J. Neurochem. 159 (2) 234-257 [2021-10-00; online 2021-07-27]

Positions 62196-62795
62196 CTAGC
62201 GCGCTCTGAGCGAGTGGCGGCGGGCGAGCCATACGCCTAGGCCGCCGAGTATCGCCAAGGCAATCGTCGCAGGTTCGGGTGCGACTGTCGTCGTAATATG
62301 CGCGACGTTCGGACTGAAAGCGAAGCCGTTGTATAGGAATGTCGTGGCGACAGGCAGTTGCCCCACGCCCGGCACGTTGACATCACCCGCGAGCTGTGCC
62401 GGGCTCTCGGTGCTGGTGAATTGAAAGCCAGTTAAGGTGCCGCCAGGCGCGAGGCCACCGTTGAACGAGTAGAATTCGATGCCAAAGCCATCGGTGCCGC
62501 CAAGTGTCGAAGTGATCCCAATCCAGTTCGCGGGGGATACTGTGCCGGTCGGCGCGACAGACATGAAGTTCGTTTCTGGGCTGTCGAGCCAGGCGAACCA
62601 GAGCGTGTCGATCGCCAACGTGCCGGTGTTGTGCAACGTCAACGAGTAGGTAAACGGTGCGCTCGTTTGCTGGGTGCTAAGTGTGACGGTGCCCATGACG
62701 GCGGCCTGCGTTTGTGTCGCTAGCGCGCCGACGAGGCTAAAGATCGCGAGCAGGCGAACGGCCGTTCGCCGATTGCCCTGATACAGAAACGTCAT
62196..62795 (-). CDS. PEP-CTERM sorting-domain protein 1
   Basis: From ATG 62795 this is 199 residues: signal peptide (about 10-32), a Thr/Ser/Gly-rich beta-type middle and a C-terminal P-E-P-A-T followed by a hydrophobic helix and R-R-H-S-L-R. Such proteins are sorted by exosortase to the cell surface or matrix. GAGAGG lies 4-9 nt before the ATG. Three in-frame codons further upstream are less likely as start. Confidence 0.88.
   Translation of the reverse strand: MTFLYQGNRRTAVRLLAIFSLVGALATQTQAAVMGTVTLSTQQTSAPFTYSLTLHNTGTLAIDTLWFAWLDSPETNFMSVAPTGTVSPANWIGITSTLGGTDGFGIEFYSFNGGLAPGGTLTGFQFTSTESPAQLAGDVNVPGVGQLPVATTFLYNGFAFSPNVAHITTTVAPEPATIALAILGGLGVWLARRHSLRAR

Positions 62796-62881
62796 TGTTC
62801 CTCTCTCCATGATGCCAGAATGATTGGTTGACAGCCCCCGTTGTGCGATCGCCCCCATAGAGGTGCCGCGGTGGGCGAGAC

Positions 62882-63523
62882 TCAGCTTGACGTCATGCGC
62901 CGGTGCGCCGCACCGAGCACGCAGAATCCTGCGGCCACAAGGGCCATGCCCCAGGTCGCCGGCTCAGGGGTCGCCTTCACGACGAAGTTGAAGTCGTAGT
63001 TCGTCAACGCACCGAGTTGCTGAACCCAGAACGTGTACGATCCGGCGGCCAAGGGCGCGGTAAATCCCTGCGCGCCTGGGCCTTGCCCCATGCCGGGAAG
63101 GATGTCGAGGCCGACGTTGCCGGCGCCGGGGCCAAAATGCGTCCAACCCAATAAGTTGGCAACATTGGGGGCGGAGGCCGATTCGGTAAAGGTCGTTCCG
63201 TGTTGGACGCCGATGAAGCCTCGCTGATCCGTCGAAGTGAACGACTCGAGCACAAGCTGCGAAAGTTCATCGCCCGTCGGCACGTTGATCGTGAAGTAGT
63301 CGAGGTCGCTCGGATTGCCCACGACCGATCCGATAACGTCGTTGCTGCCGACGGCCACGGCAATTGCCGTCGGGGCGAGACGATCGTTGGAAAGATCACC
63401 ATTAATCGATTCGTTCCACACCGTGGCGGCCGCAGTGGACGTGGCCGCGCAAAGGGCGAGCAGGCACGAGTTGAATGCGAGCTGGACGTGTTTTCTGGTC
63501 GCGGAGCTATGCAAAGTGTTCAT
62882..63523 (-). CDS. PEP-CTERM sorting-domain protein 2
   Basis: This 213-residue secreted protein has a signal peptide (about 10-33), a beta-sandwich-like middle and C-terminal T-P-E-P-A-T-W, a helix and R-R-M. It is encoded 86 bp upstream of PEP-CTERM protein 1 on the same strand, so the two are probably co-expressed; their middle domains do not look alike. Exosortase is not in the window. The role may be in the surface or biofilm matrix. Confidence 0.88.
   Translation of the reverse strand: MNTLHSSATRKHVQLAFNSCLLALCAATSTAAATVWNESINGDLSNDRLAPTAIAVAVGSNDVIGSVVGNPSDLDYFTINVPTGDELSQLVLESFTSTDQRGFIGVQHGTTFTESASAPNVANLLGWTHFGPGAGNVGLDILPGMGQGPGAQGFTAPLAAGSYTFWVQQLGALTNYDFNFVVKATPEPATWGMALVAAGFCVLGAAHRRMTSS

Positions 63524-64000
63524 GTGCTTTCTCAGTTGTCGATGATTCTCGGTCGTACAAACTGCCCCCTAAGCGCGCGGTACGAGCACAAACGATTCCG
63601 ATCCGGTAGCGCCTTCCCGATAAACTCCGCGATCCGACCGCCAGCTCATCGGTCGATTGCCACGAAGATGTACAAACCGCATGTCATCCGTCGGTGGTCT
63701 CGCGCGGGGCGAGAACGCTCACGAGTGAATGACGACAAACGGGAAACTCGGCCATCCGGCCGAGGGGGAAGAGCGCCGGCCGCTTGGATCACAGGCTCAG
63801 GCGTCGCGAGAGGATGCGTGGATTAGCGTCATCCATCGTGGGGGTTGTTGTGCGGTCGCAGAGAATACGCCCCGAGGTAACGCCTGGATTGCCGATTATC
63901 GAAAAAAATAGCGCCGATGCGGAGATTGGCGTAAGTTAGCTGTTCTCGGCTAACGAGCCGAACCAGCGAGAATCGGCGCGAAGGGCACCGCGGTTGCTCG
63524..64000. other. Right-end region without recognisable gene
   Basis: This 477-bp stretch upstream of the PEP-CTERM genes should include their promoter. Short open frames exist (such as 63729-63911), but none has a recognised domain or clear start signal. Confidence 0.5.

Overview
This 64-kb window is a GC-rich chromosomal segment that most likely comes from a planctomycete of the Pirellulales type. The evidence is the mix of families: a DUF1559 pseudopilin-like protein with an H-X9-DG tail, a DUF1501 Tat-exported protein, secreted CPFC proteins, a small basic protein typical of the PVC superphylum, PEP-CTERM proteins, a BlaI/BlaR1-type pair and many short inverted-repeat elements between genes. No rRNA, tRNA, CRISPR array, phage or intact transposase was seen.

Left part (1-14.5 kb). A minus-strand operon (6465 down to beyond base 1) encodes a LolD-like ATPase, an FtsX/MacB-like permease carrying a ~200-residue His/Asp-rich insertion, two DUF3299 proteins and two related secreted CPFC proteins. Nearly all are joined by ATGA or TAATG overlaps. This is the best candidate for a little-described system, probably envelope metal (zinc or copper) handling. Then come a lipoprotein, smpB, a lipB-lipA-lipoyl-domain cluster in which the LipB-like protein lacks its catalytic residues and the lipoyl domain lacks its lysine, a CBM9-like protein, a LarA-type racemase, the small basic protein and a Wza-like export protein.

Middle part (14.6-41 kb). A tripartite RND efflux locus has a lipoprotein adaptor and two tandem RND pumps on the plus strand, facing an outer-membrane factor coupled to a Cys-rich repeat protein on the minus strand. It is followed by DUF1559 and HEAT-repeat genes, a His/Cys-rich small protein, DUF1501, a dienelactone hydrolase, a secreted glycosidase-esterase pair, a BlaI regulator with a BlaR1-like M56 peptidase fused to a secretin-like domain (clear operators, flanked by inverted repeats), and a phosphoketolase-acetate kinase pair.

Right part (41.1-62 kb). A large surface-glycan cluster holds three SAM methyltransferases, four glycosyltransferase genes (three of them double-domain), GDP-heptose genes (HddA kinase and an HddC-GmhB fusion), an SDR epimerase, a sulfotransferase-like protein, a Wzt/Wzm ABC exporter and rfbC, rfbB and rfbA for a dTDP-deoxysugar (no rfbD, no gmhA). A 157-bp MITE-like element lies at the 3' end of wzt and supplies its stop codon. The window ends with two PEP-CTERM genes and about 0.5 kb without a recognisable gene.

Since its discovery, amyloid-β (Aβ) has been the principal target of investigation of in Alzheimer's disease (AD). Over the years however, no clear correlation was found between the Aβ plaque burden and location, and AD-associated neurodegeneration and cognitive decline. Instead, diagnostic potential of specific Aβ peptides and/or their ratio, was established. For instance, a selective reduction in the concentration of the aggregation-prone 42 amino acid-long Aβ peptide (Aβ42) in cerebrospinal fluid (CSF) was put forward as reflective of Aβ peptide aggregation in the brain. With time, Aβ oligomers-the proposed toxic Aβ intermediates-have emerged as potential drivers of synaptic dysfunction and neurodegeneration in the disease process. Oligomers are commonly agreed upon to come in different shapes and sizes, and are very poorly characterized when it comes to their composition and their "toxic" properties. The concept of structural polymorphism-a diversity in conformational organization of amyloid aggregates-that depends on the Aβ peptide backbone, makes the characterization of Aβ aggregates and their role in AD progression challenging. In this review, we revisit the history of Aβ discovery and initial characterization and highlight the crucial role mass spectrometry (MS) has played in this process. We critically review the common knowledge gaps in the molecular identity of the Aβ peptide, and how MS is aiding the characterization of higher order Aβ assemblies. Finally, we go on to present recent advances in MS approaches for characterization of Aβ as single peptides and oligomers, and convey our optimism, as to how MS holds a promise for paving the way for progress toward a more comprehensive understanding of Aβ in AD research.